Fresh accusations of excessive force by US police after two fatal shootings

A civil rights investigation has started after a video emerged showing Alton Sterling being shot by two police officers

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Protesters congregate at N. Foster Dr. and Fairfields Ave., the location of the Triple S convenience store in Baton Rouge. Image: Gerald Herbert / AP/Press Association Images

There are fresh concerns about excessive force used by police against mostly black victims after two fatal shootings in the US.

Last night, a man was fatally shot by police in the Falcon Heights suburb of St Paul, Minnesota. He has been named as 32-year-old Philando Castile.

Footage of the aftermath of the shooting was captured and streamed online by the victim's girlfriend who was in the passenger seat, BBC reports.

In the video, she said: "We got pulled over for a busted tail light in the back.

"He's licensed to carry. He was trying to get out his ID and wallet out of his pocket, and he let the officer know that he had a firearm and he was reaching for his wallet. The officer just shot him in his arm."

The victim is shown bleeding and slumping over in his seat.

The latest shooting comes only days after Alton Sterling's death was filmed on the mobile phone of onlooker and activist Arthur Reed, who was just metres away as two white police officers tried to arrest the 37-year-old.

Mr Sterling, a father of five who had been arrested a number of times before, had been selling CDs outside a convenience store in Baton Rouge, Louisiana.

Police say they had been sent to the store at 12.35am on Tuesday after an anonymous caller told them that Mr Sterling had threatened someone with a gun.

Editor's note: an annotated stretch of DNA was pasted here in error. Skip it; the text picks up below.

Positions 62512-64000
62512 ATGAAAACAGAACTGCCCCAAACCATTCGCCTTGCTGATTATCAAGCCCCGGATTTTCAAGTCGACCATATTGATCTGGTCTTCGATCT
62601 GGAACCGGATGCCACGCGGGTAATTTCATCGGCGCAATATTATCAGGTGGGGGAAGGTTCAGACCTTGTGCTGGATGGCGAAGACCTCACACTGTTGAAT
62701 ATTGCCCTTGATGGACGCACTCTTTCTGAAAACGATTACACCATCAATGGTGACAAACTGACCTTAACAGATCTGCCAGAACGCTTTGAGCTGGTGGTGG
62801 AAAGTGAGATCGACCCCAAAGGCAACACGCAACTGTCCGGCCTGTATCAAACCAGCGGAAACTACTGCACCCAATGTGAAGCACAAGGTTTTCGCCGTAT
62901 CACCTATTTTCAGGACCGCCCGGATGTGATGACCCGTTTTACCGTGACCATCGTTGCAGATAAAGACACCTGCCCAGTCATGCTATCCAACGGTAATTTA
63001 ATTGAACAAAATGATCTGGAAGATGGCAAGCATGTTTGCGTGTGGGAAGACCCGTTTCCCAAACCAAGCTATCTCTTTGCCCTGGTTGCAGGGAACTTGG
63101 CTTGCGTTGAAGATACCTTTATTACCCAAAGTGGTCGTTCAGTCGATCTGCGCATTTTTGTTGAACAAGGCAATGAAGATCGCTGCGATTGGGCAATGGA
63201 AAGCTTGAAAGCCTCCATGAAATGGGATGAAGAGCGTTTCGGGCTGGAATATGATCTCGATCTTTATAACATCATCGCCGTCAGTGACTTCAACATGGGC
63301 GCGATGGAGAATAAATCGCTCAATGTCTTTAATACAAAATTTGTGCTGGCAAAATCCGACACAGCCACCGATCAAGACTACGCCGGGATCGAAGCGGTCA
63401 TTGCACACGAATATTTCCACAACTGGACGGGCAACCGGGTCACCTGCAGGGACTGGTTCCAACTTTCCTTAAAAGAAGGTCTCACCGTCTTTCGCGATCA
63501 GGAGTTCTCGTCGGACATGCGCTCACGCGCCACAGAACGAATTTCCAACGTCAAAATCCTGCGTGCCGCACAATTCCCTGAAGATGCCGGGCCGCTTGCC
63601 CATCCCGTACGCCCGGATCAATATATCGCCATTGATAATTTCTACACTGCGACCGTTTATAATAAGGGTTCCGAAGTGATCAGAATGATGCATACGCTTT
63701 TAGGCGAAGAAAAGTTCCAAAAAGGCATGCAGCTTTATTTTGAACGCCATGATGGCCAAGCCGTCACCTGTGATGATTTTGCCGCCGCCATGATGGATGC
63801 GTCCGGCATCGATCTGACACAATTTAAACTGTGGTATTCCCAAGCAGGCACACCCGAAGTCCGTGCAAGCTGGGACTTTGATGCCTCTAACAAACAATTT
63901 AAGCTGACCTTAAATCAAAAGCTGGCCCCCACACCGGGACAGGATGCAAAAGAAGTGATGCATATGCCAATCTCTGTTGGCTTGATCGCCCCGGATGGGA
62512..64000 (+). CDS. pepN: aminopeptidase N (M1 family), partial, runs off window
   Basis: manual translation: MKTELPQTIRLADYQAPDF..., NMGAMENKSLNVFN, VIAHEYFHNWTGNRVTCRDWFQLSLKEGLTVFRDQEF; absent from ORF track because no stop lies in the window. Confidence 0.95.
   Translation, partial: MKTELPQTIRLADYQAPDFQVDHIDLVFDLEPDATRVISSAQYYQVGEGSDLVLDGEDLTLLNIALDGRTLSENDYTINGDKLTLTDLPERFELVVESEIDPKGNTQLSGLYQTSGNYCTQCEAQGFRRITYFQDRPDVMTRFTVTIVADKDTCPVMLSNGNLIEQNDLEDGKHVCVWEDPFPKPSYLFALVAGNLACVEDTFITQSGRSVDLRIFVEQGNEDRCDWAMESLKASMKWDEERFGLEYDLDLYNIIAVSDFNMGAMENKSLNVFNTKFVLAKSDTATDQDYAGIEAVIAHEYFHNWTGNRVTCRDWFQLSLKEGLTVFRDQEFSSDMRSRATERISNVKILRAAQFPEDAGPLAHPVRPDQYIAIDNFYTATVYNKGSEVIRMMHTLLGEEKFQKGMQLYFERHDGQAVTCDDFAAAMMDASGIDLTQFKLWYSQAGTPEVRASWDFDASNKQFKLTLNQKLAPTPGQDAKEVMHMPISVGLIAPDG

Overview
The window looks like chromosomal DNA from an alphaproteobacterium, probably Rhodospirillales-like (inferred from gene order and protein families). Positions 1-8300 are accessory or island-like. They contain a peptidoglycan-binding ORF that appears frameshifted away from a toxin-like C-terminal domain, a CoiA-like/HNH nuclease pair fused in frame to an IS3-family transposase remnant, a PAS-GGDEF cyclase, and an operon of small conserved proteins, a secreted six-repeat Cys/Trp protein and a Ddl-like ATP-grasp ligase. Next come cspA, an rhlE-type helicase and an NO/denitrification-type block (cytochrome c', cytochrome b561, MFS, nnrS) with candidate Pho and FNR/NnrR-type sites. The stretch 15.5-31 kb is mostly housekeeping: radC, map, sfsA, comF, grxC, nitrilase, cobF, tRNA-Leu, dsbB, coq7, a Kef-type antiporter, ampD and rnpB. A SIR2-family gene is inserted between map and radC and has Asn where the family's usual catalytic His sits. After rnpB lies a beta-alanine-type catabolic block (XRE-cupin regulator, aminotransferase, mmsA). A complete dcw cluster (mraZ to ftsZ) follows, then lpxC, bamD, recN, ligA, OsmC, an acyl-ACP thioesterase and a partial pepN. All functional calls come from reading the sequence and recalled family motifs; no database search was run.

In the phone footage, the two officers pinned Mr Sterling to the ground, someone yelled "He's got a gun! Gun!" before gunfire erupted.

According to the area's coroner, Dr William Clark, Mr Sterling died from multiple bullet wounds to his chest and back.

"Horrible tragedy"

Baton Rouge Police Chief Carl Dabadie Jr said that Mr Sterling had been armed but the circumstances which led to him being shot were still unclear.

He described the shooting as a "horrible tragedy", telling reporters: "Like you, there is a lot that we do not understand. And at this point, like you, I am demanding answers." 

The two officers - Blane Salamoni, with four years' experience, and Howie Lake II with three years - have been placed on administrative leave, as is standard policy.

It is not known whether one or both fired their guns or how many times.

Baton Rouge Police said the officers had been wearing bodycams but that these had become dislodged during the scuffle.

Police said the cameras and other evidence - dashcam and shop CCTV - had been handed to the US Justice Department, which has started a civil rights investigation into the incident.

According to the owner of the convenience store, Abdullah Muflahi, Mr Sterling had been confused about why he was being arrested.

Mr Muflahi said he saw Mr Sterling being thrown on top of a car bonnet and he could hear him asking: "What did I do wrong?"

The 28-year-old store owner, who also recorded the shooting on his phone, said he never saw Mr Sterling with a gun but saw a police officer pull a gun out of Mr Sterling's pocket after the shooting.

Hundreds of people protested against the shooting on Tuesday night and into Wednesday, with Mr Sterling's family calling for the police chief to step down.

Edmond Jordan, a lawyer for Mr Sterling's family, said he "was not reaching for a weapon".

"He looks like a man that was actually fighting for his life."